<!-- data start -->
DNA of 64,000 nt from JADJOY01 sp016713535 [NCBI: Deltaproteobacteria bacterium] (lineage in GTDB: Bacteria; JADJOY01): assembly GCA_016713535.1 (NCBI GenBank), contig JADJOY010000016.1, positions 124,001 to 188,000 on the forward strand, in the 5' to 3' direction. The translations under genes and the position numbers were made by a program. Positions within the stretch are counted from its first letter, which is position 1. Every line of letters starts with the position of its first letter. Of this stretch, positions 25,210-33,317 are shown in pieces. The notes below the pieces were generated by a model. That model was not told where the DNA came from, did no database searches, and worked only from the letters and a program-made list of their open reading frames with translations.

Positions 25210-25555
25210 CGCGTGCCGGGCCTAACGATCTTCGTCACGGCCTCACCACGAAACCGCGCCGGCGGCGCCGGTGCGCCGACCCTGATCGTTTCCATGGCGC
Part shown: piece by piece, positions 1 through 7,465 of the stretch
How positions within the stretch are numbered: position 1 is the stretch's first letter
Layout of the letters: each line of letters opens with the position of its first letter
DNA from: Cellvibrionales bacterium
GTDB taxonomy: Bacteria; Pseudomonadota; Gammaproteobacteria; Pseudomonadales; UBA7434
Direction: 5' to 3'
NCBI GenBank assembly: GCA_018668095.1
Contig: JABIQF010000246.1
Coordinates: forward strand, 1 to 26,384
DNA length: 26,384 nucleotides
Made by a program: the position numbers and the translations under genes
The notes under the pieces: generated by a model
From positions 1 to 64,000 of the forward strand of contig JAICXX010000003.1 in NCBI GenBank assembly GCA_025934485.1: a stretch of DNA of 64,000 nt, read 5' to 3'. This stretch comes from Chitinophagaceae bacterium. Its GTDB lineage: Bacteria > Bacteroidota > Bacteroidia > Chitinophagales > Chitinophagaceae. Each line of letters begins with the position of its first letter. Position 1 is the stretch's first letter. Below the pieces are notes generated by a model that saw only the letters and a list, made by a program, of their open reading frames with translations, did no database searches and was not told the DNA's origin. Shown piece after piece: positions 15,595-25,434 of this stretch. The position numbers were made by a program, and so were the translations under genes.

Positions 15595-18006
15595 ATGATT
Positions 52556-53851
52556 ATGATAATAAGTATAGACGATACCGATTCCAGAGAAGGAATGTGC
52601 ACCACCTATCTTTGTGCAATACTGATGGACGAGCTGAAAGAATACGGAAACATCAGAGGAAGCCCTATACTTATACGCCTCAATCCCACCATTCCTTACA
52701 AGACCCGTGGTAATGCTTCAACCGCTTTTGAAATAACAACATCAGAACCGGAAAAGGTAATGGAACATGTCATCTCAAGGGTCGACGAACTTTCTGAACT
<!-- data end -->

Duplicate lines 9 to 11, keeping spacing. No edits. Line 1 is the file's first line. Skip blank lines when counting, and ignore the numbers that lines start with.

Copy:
Direction: 5' to 3'
NCBI GenBank assembly: GCA_018668095.1
Contig: JABIQF010000246.1